The most deafening six- minute silence

I imagine many of us have watched and have been moved by the powerful speech by Emma Gonzalez, a survivor of the Feb. 14 Stoneman Douglas High School shooting in Parkland, Florida, during the “March for our Lives” gun control protest rally in Washington D.C. last March 24.

Gonzalez’ speech was a heart-rending in its simplicity. Three hundred thirty-four words and silence.

Coverage of PBS NewsHour

She started with this:

“Six minutes, and about 20 seconds. In a little over six minutes, 17 of our friends were taken from us, 15 more were injured, and everyone, absolutely everyone in the Douglas community was forever altered. Everyone who was there understands. Everyone who has been touched by the cold grip of gun violence understands. For us, long, tearful, chaotic hours in the scorching afternoon sun were spent not knowing.

“No one understood the extent of what had happened. No one could believe that there were bodies in that building waiting to be identified for over a day. No one knew that the people who were missing had stopped breathing long before any of us had even known that a code red had been called. No one could comprehend the devastating aftermath, or how far this would reach, or where this would go.

“For those who still can't comprehend, because they refuse to, I'll tell you where it went. Six feet into the ground, six feet deep. Six minutes and 20 seconds with an AR-15, and my friend Carmen would never complain to me about piano practice. Aaron Feis would never call Kyra "miss sunshine," Alex Schachter would never walk into school with his brother Ryan, Scott Beigel would never joke around with Cameron at camp, Helena Ramsay would never hang around after school with Max, Gina Montalto would never wave to her friend Liam at lunch, Joaquin Oliver would never play basketball with Sam or Dylan. Alaina Petty would never, Cara Loughren would never, Chris Hixon would never, Luke Hoyer would never, Martin Duque Anguiano would never, Peter Wang would never, Alyssa Alhadeff would never, Jamie Guttenberg would never, Jamie Pollack would never.”

At this point, Gonzalez fell silent. It was a deafening silence as the throng of over a million people burst into tears and shouted, “Never again.”

When the timer beeped, she concluded her speech:

“Since the time that I came out here, it has been six minutes and 20 seconds. The shooter has ceased shooting, and will soon abandon his rifle, blend in with the students as they escape, and walk free for an hour before arrest. Fight for your lives before it's someone else's job."

I watched again the speech of Gonzalez and my mind is filled with scenes closer to home. I think of the survivors ofPresident Duterte’s brutal anti-drug war.

I think of Marissa, the 13-year old who witnessed the killing of her father and mother by plainclothes men who barged into their ramshackle hut in Caloocan City late night last year.

Before the men came, Marissa’s mother, hearing the commotion in the neighborhood, rushed to the box containing the family’s valuables and got a piece of paper - a certificate of her husband’s surrender to the police when authorities were conducting a survey of drug users in the community. She held the paper up to the four armed men who entered their hut. The men ignored the paper.

Marissa’s father was cuddling his youngest child who was crying, awakened by the noise of the intruders. “Ikaw ba si Rodrigo?” the men asked Marissa’s father. The men had torepeat the question before the frightened father was able to answer “yes.” He was shot three times in the head. He slumped dead still cuddling his crying child.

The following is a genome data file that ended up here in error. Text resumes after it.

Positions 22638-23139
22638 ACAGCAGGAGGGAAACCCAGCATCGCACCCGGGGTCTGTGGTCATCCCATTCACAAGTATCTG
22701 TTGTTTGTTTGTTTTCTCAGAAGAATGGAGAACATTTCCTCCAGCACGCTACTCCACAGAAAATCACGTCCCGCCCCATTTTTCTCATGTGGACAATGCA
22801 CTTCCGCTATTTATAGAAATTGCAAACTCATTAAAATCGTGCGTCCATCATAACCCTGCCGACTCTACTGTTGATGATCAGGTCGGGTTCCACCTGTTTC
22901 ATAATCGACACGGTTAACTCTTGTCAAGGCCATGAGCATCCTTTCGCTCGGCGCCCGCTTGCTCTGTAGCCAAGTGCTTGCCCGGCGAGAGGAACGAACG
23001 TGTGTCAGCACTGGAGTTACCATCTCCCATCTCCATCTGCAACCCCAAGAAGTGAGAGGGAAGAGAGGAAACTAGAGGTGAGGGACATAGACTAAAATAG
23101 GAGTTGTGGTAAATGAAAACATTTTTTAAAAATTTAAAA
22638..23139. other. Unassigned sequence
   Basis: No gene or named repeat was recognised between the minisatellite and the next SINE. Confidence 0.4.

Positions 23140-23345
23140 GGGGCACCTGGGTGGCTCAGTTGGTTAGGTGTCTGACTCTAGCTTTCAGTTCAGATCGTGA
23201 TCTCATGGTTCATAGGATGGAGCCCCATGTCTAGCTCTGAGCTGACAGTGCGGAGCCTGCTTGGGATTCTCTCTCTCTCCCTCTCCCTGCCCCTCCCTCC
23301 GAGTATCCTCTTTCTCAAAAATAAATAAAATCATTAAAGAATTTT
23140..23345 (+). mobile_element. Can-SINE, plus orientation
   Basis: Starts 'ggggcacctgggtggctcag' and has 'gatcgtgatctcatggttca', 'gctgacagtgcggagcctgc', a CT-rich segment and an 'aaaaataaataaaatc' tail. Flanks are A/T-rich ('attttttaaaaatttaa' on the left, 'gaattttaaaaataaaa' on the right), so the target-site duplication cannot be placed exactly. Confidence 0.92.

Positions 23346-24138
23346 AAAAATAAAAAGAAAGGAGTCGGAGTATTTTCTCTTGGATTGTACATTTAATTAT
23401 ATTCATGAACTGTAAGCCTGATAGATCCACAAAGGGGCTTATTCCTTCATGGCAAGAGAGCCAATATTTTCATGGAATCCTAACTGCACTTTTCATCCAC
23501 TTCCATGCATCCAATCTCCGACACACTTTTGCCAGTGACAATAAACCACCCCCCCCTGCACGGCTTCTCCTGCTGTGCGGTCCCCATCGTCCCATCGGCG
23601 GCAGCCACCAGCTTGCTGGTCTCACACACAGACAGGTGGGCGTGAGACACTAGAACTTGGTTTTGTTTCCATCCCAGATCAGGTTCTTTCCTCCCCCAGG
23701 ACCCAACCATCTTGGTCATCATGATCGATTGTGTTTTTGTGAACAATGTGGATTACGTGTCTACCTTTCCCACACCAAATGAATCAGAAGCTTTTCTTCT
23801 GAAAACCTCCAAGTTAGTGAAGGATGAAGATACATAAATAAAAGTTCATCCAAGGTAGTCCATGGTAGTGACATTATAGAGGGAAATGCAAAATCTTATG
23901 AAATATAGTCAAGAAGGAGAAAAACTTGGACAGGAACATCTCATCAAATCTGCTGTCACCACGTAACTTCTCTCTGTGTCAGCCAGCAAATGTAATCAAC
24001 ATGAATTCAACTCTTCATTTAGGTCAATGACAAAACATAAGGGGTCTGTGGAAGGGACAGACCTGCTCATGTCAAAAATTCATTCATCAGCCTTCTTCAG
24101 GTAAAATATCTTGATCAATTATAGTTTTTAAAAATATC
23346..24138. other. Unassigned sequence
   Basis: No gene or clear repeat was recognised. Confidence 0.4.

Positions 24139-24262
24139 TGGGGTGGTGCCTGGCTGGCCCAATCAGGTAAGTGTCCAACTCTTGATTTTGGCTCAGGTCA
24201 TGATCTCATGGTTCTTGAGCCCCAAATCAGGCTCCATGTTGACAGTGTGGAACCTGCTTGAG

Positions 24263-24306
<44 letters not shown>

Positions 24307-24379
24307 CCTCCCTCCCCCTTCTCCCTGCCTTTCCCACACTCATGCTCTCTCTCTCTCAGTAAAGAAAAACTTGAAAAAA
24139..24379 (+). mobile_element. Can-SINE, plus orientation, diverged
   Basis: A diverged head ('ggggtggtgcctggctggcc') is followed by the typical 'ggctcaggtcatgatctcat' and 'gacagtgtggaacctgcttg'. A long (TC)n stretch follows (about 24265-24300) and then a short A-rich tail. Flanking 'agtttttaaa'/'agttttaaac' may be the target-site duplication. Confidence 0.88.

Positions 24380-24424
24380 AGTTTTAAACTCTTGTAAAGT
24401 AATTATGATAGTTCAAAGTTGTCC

The men were going out of the door, when the leaderdecided to return worried of leaving witnesses to the murder they had just committed. A member of the team tried to dissuade him against killing the mother, saying she has four children to take care of.

But the leader was heartless. He shot the mother, also three times.

All these Marissa witnessed. An orphan at 13, with three siblings to take care of.

There are thousands of Marissa in our midst.

Left-behind children deal with the trauma of losing a parent in the drug war through art sessions where they express themselves, courtesy of groups like Project SOW and Rise up for Life and for Rights Philippines. Photo by Kaela Malig

VERA Files, in a two-part report last December gave a glimpse of the trauma the survivors of the victims of the government’s bloody anti-drug campaign as documented by non-government groups Project SOW and Rise Up.

Part of the report said:

“Sandy was five years old when she watched from a window inside their house how her father got killed. She could not speak for two months after that.”

“Nanay Jane’s children Anna, Sam, and Noel weren’t there to see their father Fred and brother Jake die the night 15 masked and armed men forcibly entered their house and killed them, but the blood stains on their walls, the bullet holes on their chairs, and the mattress that was dripping wet with their father’s blood are enough reminders of what happened.

“Yana, a daughter of another victim and a top student in her class, wept in front of the social worker as she tried to think about where she will get the supplies she needs for school next year now that her father is gone. The children can only hope for scholarships or any form of allowance that could alleviate their struggles in maintaining their educational paths.

“Putting food on their tables and staying in school are just two problems. Grappling with the trauma of witnessing loved ones killed is another, and will take long to heal.”

There are many more of them. Thousands.

This Holy Week, let’s include them in our reflection and prayers. Even for just six minutes.


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